# On Shortening Code

I'm quite new to programming in Python. I have always written my `int` inputs like the following example to ensure a user inputs an `int`. This is a specific example I have in my code that I'm sure I can shorten and thus learn for future projects.

This ensures a three digit number is input by creating a loop that breaks when a three digit number is entered.

``````while 1 == 1:
print("Input a 3 digit number")
#The try statement ensures an INTEGER is entered by the user
try:
x = int(input())
if 100 <= x < 1000:
break
else:
print()
except ValueError:
print()
``````
• What's the problem? – Mad Physicist May 17 '18 at 14:34
• BTW, check out codereview.stackexchange.com. Your question would be much more acceptable there. – Mad Physicist May 17 '18 at 14:34
• `while 1 == 1:` is more idiomatically written as `while True:` – Mad Physicist May 17 '18 at 14:36
• The first print statement can be absorbed as an argument to `input` – Mad Physicist May 17 '18 at 14:37
• @Chris I have tried to input 100.3 and it doesn’t not pass. – Webber May 17 '18 at 14:41

## 3 Answers

You can do something like this:

``````while True:
x = input("Input a 3 digit number: ")
if x.isdigit() and 100 <= int(x) <= 999:
break
``````

`isdigit()` checks whether the string consists of digits only (won't work for floats). Since Python uses short-circuiting to evaluate boolean expressions using the operator `and`, the second expression `100 <= int(x) <= 999` will not be evaluated unless the first (`x.isdigit()`) is true, so this will not throw an error when a string is provided. If `isdigit()` evaluates to False, the second expression won't be evaluated anyway.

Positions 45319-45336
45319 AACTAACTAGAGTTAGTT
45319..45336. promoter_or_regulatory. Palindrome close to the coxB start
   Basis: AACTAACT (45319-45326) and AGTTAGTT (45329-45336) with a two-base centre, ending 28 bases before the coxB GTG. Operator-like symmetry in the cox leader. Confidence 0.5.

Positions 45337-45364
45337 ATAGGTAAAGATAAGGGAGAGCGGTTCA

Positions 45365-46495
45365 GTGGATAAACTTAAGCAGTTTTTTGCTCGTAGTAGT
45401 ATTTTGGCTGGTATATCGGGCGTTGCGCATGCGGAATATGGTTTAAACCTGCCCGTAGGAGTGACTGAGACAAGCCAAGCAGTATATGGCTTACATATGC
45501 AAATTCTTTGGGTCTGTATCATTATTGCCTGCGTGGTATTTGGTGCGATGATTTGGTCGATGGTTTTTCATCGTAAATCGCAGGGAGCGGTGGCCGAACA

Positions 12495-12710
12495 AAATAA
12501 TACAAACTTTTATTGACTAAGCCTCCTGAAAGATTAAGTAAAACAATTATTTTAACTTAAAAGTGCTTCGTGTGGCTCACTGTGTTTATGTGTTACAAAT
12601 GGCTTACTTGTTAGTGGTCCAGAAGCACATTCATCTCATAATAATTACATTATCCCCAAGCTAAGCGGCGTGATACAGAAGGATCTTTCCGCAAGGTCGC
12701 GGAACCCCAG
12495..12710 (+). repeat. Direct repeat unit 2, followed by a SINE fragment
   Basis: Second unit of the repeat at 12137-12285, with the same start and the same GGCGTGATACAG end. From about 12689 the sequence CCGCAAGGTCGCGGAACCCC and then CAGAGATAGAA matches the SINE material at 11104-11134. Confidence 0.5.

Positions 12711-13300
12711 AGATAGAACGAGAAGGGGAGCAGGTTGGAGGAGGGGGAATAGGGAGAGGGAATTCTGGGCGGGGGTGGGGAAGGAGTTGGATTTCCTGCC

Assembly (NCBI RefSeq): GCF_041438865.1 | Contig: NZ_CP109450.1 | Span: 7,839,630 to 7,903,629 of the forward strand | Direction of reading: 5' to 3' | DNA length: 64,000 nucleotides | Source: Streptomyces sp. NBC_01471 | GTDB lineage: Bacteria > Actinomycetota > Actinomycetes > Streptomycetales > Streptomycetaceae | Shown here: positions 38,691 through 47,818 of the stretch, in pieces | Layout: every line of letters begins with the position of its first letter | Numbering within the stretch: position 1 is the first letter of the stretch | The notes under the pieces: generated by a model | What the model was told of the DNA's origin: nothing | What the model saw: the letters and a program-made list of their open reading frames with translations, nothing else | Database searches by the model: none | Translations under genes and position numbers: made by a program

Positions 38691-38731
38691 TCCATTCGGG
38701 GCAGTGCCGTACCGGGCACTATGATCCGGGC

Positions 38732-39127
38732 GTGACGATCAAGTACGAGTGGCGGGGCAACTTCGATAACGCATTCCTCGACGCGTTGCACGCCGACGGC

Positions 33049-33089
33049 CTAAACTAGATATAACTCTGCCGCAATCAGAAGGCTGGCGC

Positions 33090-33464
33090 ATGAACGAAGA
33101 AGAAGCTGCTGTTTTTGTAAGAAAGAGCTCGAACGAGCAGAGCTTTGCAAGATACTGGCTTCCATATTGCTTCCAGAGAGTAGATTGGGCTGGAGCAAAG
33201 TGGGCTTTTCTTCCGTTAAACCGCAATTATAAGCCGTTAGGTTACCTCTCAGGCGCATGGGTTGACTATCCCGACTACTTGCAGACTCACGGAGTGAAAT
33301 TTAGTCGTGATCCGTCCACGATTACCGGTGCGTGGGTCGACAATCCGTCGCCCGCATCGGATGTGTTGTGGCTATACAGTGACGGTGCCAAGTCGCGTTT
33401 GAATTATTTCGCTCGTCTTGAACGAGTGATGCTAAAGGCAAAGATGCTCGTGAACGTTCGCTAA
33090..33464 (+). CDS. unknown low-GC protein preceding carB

Another option is the following:

``````condition = True
while condition:
x = input("Input a 3 digit number: ")
condition = not (x.isdigit() and 100 <= int(x) <= 999)
``````
• "003".isdigit() is True and I think you want if x.isdigit() and 100 <= int(x) < 1000: – Foon May 17 '18 at 14:42
• Good catch! Thanks, I will fix it – Rafael May 17 '18 at 14:42
• The original method allows something like `0x45`. This might be an improvement for that reason as well. – Mad Physicist May 17 '18 at 14:49
• Thank you for the help this is what’s I was looking for. It’s always nice to improve your coding skills and I knew there had to be a more efficient way. – Webber May 17 '18 at 14:55
• @Webber If this answer or any other answer have solved your problem, please consider marking it as accepted by clicking the “tick” icon. It helps to keep stackoverflow organised. – Rafael May 19 '18 at 9:34

If you want to handle the two different failures separately (not an int vs not 3 digit) you could do something like this:

``````while True:
try:
x = int(input('enter a 3 digit number'))
assert(100 <= x <= 999)
except ValueError: print('not an int')
except AssertionError: print('int not 3 digit')
else: break
``````

It's not worlds shorter, but it is still very readable, and gives extra information to the user. Additionally if your intent is to make it re-usable, you should make it a function (just replace `break` with `return x` and add `def funcname():` to the beginning (don't forget indentation)).

• Nice solution Aaron! – Rafael May 17 '18 at 14:57
• I should like to point out that using `assert` is generally only for debug purposes (assert statements are stripped out with `python -o`), but I wanted an easy way to generate a separate `Exception` type to show the usage of multiple `except:` blocks for a single `try:` – Aaron May 17 '18 at 15:02

Here's a fun alternative that avoids the need for a break or an exception at all:

``````x = ""
while not x.isdigit() or (100 > int(x) or int(x) > 999):
x = input("Input a 3 digit number")
x = int(x)
``````